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3.11-11  Defenses - Public Figure

New March 1, 2009 

The legal status of a person who asserts a claim of defamation determines what (he/she) must prove and by what standard (he/she) must prove it to prevail on (his/her) claim.  Under our law, more particularly, there are separate rules and standards for deciding defamation claims brought by public figures and by private individuals.  As the judge, it is my responsibility to decide, based upon the evidence presented at trial, if the plaintiff is a public figure or a private individual, and to instruct you accordingly.  After considering the evidence in this case, I have determined that the plaintiff is a public figure. 

A public figure is entitled to recover damages for defamation if (he/she) can prove by a fair preponderance of the evidence that the defendant published or broadcast defamatory information about (him/her), and can further prove by clear and convincing evidence that the defendant made (his/her) defamatory publication or broadcast with actual malice. 

<Here instruct on the elements of defamation, defining the terms defamatory information, publish and broadcast.>  

A defendant publishes or broadcasts a defamatory statement with actual malice when (he/she) acts either with actual knowledge that the statement is false or with reckless disregard of whether it is false.  The making of a negligent misstatement is not enough to establish defamation.  Instead, the evidence must show that the defendant, by (his/her) intentional or reckless conduct, engaged in purposeful avoidance of the truth.  

The plaintiff must prove that the defendant acted with actual malice by the heightened standard of clear and convincing evidence.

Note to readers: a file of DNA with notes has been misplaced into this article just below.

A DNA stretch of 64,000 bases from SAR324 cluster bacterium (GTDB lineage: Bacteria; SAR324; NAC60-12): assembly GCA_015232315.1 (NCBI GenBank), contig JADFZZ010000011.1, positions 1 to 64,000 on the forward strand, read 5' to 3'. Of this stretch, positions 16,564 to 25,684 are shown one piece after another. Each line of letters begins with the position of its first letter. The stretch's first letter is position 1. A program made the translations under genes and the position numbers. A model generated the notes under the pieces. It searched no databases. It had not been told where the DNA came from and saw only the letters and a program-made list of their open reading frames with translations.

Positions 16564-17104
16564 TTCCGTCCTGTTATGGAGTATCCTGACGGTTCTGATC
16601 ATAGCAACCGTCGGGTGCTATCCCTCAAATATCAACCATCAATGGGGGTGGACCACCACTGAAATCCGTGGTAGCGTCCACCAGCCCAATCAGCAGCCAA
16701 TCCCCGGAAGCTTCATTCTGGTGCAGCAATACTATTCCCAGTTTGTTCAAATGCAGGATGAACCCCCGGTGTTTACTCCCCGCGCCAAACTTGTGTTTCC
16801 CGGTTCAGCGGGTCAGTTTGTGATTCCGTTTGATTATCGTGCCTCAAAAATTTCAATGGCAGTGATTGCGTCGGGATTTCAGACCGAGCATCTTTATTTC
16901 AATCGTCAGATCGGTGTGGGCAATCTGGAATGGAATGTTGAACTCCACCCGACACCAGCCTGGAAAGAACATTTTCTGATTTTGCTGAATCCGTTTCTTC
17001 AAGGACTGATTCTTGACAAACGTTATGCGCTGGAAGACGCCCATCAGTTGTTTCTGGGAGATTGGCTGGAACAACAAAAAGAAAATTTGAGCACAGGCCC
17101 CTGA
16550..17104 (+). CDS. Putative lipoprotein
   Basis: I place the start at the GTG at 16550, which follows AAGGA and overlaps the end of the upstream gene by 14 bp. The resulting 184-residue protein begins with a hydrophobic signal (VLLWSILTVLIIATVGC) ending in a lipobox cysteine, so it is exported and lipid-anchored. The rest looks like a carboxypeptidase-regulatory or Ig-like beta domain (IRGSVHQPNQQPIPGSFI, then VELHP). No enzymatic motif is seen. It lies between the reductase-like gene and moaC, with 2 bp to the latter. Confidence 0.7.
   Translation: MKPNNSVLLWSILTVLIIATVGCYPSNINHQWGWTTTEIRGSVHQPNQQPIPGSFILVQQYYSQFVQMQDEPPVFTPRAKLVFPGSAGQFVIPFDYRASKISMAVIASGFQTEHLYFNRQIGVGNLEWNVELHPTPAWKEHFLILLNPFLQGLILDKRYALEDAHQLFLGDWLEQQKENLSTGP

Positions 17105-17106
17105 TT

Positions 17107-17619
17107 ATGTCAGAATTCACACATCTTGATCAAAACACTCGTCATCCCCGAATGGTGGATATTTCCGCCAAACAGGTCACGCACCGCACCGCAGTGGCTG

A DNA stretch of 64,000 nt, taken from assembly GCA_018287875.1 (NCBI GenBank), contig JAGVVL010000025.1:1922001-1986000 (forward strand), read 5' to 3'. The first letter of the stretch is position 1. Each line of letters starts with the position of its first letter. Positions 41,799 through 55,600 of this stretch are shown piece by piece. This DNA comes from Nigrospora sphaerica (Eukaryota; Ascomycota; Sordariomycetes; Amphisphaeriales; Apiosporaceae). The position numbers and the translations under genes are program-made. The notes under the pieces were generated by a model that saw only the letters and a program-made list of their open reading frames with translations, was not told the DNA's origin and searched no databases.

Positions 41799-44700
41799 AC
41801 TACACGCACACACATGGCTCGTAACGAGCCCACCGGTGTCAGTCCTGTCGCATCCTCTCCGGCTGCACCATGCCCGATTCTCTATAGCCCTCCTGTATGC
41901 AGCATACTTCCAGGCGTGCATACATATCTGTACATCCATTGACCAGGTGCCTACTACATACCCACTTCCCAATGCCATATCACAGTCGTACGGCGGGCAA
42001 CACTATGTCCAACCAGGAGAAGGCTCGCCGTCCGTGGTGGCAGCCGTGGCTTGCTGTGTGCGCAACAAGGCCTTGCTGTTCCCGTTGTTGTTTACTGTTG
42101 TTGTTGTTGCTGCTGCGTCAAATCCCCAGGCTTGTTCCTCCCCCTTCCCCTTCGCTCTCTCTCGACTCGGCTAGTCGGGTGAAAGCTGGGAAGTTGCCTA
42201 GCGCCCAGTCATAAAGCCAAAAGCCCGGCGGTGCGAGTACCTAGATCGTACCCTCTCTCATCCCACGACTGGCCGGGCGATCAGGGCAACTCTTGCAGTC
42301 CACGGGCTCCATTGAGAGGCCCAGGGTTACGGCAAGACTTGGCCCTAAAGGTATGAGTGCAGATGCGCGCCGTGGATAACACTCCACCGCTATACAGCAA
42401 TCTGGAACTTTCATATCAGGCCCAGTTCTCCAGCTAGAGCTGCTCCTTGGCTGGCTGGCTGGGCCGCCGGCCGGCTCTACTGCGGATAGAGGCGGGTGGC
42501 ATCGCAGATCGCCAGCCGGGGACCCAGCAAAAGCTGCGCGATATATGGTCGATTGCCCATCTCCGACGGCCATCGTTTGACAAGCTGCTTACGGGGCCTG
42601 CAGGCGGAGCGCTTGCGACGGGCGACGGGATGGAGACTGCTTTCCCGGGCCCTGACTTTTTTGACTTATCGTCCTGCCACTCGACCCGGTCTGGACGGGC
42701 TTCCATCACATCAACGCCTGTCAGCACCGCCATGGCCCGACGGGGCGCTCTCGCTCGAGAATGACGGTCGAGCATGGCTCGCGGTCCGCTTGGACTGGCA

<Insert instruction on Clear and Convincing Evidence, Instruction 3.2-2.

Thus, as a public figure, (he/she) can only recover if you find, by clear and convincing evidence, that the defamatory statement was made with actual malice.


New York Times Co. v. Sullivan, 376 U.S. 254, 84 S. Ct. 710, 11 L. Ed. 2d 686 (1964); Miles v. Perry, 11 Conn. App. 584, 591, 529 A.2d 199 (1987); Abdelsayed v. Narumanchi, 39 Conn. App. 778, 668 A.2d 378 (1995), cert. denied, 237 Conn. 915, 676 A.2d 397, cert. denied, 519 U.S. 868, 117 S. Ct. 180, 136 L. Ed. 2d 120 (1996).             


The defendant should raise, by special defense, the fact that (he/she) claims the plaintiff to be a public figure. 

The court determines, as a matter of law, whether a plaintiff is a public figure.  Someone may be a public figure in one context, but not in another.  The determination of whether a plaintiff is a public figure should be made with reference to a limited and more meaningful context than the context used by society, in general.  It is preferable to reduce the public figure question to a more meaningful context by looking to the nature and extent of an individualís participation in the particular controversy giving rise to the defamation.  Miles v. Perry, 11 Conn. App. 584, 591, 529 A.2d 199 (1987).


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